The interval between the test and retest (i.e., between measurement procedures) will be determined by a number of factors. In physical performance tests, for example, you may need to assess the amount of rest participants? require, especially if the test is physically demanding. In written tests/survey methods, greater time between the test and retest will likely increase the threat from learning effects. Therefore, you will need to assess what is the appropriate interval between the test and retest: too short and there is the potential for memory effects from the first test; too long and there is the potential for extraneous/confounding effects [see the article: Extraneous and confounding variables]. Ultimately, any length of interval where maturation, learning effects, changes in ability, outside influences/situational factors, participant interest, akin to learning effects, and so on, could affect the retest [see the article, Internal validity, if you are unsure what some of these threats to research are].
Parallel-forms reliability (the parallel-forms method, alternate-forms method or equivalence method/forms), is used to assess the reliability of a measurement procedure when different (alternate/modified) versions of the measurement procedure are used for the test and retest. The same group of participants is used for both test and retest. The measurement procedures, whilst different, should address the same construct (e.g., intelligence, depression, motivation, etc.).
Where the test-retest reliability method is more appropriate for physical performance measures, the parallel-forms reliability method is more frequently used in written/standardised tests. It is seldom appropriately used in physical performance tests because designing two measurement procedures that measure the same thing is more challenging compared with two sets of standardised test questions.
The reliability of the measurement procedure is determined by the similarity/consistency of the results between the two versions of the measurement instrument (i.e., reliability as equivalence). Such reliability is tested using a t-test, similarity of means and standard deviations (i.e., between the two groups; that is, the scores from the two versions of the measurement instrument), and a high correlation coefficient.
In quantitative research, sometimes more than one researcher is required when collecting measurements, which makes it important to assess the reliability of the simultaneous measurements that are taken. There are two common reasons for this: (a) experimenter bias and instrumental bias; and (b) experimental demands. Let's look at each in turn:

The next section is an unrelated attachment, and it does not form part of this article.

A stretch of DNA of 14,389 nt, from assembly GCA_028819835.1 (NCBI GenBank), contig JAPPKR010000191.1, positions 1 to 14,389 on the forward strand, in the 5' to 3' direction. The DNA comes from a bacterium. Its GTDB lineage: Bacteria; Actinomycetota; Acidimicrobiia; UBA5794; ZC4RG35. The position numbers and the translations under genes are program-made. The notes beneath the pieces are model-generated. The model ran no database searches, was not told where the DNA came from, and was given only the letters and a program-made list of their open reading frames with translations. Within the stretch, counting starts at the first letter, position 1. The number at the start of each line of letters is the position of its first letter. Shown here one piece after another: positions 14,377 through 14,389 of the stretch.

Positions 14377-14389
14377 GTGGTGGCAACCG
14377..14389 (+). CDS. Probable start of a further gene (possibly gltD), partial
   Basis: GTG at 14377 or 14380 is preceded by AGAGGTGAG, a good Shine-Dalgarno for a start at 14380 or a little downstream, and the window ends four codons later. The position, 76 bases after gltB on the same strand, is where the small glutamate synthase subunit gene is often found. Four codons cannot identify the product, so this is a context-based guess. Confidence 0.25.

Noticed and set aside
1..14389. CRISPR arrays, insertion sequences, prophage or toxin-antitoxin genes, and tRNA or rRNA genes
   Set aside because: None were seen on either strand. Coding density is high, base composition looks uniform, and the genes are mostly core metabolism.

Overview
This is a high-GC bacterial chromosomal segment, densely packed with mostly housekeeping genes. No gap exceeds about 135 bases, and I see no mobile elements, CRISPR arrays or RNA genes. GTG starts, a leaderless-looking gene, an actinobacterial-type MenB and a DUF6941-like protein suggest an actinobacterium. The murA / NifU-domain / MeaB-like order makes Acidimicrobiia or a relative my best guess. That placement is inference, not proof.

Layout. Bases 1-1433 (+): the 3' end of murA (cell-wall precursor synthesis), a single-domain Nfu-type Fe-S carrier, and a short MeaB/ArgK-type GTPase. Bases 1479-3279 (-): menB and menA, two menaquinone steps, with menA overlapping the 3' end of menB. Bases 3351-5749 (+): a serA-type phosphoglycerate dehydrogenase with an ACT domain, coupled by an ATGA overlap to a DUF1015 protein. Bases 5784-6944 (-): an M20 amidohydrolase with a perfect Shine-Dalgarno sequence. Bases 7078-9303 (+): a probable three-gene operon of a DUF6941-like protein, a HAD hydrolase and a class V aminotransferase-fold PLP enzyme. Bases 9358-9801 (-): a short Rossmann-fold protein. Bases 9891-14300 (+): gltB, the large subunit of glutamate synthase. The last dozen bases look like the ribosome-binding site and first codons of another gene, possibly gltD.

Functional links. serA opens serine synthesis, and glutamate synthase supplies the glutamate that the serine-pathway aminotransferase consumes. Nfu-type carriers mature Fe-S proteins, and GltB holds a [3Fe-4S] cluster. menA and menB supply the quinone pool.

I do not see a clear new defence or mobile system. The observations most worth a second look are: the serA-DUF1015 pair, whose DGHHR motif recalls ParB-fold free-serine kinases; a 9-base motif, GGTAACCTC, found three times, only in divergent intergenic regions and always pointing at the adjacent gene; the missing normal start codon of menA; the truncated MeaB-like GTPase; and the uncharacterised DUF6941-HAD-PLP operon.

Experimenter bias and instrumental bias
Sometimes, we can think of the measurement device as the researcher collecting the data, since it is the researcher that is making the assessment of the measurement. This is more likely to occur in qualitative research designs than quantitative research because qualitative research generally involves less structured and less standardised measurement procedures, such as unstructured and semi-structured interviews and observations. However, quantitative research also involves research methods where the score on the dependent variable that is given on a particular measurement procedure is determined by the researcher.
In such cases, you want to avoid the potential for experimenter bias and instrumental bias, which are threats to internal validity and reliability [see the sections, Experimenter effects and internal validity and Instrumental bias and internal validity in the article: Internal validity]. For example, let's imagine that a researcher is using structured, participant observation, to assess social awkwardness (i.e., the dependent variable) in two different types of profession (i.e., the independent variable). For simplicity, let's imagine that two researchers monitor these two different groups of employees, and score their level of social awkwardness on a scale of 1-10 (e.g., 10 = extremely socially awkward).
The way that a researcher scores may change during the course of an experiment for two reasons: First, the researcher can gain in experience (i.e., become more proficient) or become fatigued during the course of the experiment, which affects the way that observations are recorded. This can happen across groups, but also within a single group (even pre- and post-tests). Second, a different researcher may be used for the pre-test and post-test measurement. In quantitative research using structured, participant observation, it is important to consider the ability/experience of the researchers, and how this, or other factors relating to the researcher's scoring, may change over time. However, this will only lead to instrumental bias if the way that the researcher scores is different for the groups that are being measured (e.g., the control group versus the treatment group).
One of the goals of reliability of equivalence is to assess such experimenter bias and instrumental bias by comparing the similarity/consistency of the simultaneous measurements that are being taken.
Sometimes there are too many measurements to be taken by one researcher (e.g., lots of participants), or the measurements are geographically dispersed (e.g., measurements have to be taken at different locations). This may also result in simultaneous measurements being taken.
Since the judgement of researchers is not perfect, we cannot assume that different researchers will record a measurement of something in the same way (e.g., measure the social awkwardness of a person on a scale of 1-10 simply by observing them). In order to assess how reliable such simultaneous measurements are, we can use inter-rater reliability. Such inter-rater reliability is a measure of the correlation between the scores provided by the two observers, which indicates the extent of the agreement between them (i.e., reliability as equivalence). To learn more about inter-rater reliability, how to calculate it using the statistics software SPSS, interpret the findings and write them up, see the Data Analysis section of Lærd Dissertation.